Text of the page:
To ask or not to ask....


#1

I was wondering, in the past it was typically considering good form to ask the parents before proposing, is this still considered a good idea? I would think yes because first of all, on just a purely practical level, it will at least get you in good with the in-laws perhaps. 2nd of all I think that even though the parents do not have legal jurisdiction of their child after 18, they still have moral jurisdiction becasue they do not cease to be parents when the child turns 18 so they do have a right to at least know before hand if not be asked. Well thats just my opinion.


#2

I asked because my wife of today because she wanted me too… if he had said no, then the next step would have been hers… i was 22 she was 21, lucky he said yes… lucky??? … he was smiling right after he said yes… i wonder who won here… hmm… i got to think about this one… :cool:


#3

It depends on the in-laws and the situation.


#4

I am a wife, so I’ve been-there-done-that on the other side of the equation. My dh is 22 years older than me. My dad was REALLY upset when my dh made it clear that he intended to marry me. I was 25 and he was 47. So when the time came, I told him he had to ask. Well he did it, in front of my mother and me … and I would not really categorize it as asking … it was more like "and I plan to marry your daughter … " and the whole thing was just horrible. Very uncomfortable. I think he didn’t phrase it as a question b/c it would have been a “no.” Maybe we could have worked on my dad; my dh chose not to bother.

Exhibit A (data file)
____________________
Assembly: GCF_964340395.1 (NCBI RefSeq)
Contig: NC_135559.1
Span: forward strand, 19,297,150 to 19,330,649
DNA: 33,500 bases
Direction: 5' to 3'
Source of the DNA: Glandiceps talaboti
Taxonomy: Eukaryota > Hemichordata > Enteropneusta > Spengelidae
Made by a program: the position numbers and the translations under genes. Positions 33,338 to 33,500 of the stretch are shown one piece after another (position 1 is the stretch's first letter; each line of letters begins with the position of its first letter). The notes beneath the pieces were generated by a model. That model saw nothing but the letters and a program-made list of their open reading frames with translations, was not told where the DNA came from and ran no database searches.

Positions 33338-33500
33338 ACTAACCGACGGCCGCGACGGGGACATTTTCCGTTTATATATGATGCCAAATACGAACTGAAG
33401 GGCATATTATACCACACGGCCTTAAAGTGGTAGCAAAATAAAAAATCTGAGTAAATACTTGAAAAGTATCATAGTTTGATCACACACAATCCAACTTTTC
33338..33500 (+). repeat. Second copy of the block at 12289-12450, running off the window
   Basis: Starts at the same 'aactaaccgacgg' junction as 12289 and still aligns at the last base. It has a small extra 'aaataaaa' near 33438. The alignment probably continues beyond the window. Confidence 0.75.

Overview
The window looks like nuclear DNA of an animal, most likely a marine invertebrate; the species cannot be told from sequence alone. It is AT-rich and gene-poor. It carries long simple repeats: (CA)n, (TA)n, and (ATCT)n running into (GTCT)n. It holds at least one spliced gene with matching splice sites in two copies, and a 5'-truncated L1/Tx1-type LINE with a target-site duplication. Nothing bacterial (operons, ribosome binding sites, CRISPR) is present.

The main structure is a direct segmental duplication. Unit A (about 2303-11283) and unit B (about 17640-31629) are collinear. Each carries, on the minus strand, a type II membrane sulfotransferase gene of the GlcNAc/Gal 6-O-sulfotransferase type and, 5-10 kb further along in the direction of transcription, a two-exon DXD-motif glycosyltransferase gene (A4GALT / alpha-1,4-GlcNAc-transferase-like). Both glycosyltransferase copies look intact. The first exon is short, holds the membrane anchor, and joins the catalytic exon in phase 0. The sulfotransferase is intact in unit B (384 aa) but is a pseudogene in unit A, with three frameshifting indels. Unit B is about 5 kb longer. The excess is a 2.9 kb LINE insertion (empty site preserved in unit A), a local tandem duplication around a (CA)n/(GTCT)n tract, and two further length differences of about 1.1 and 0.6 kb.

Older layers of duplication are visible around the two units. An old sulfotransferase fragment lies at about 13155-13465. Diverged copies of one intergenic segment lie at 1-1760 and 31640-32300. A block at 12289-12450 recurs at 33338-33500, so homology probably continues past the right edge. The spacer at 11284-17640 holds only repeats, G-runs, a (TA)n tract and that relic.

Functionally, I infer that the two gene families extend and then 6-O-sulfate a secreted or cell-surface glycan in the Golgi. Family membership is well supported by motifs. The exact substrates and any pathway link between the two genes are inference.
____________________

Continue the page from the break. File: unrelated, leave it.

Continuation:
The sad end of the story is that my dad was diagnosed w/ a brain tumor shortly thereafter and only lived 10 days after the diagnosis … so he did not get to see my happy ending.

I had moved away so my parents didn’t get to know my dh as we courted. They had only met him a few times before the engagement. It would have been different if they had seen for themselves that his age did not make him a predator. wink


#5

I didn’t ask but if I had to do it all over again I would phrase it like I was asking for his blessing rather than his permission. By asking for permission you are acknowledging his authority which would then be insulting if you then rejected it. By asking for his blessing you are basically asking if he’s supportive of the marriage.


#6

I asked my boyfriend to do it. (he has not done it yet, but soon.) I think its a polite gesture and its traditional. And I am all about tradition. If you know the parents are going to say yes anyway, then whats the harm? It will earn major brownie points. If they say no then maybe they have a good reason. Older people know what’s up and we should heed their advice because they’ve been there, done that. Wow, I cant believe I just said that. My mother would have a heart attack if she saw this!


#7

[quote=StratusRose]I asked my boyfriend to do it. (he has not done it yet, but soon.) I think its a polite gesture and its traditional. And I am all about tradition. If you know the parents are going to say yes anyway, then whats the harm? It will earn major brownie points. If they say no then maybe they have a good reason. Older people know what’s up and we should heed their advice because they’ve been there, done that. Wow, I cant believe I just said that. My mother would have a heart attack if she saw this!
[/quote]

never hurts to suck-up every now and then… :thumbsup:
:smiley: :smiley: :smiley: :smiley: :smiley:


#8

Other (please specify)

You ask, they say no, and you find out why.


#9

We’re teaching our son’s to court, then date. Courting involves hanging around the whole family so that the parents get to know what type of man you are.

Dating is when you progress to being alone, going to movies and such.

We are teaching them that they are to ask, out of deference for the man who has raised their future wife.

Familial support is very important in a marriage.


#10

I agree with TA STobie…it depends on the inlaws and the situation

I think generally it is a respectful thing but I chose not to because I felt like my in-laws were being very controlling and they didn’t need to have one more thing to feel like they had control over…we had to assert our independence


#11

I chose other…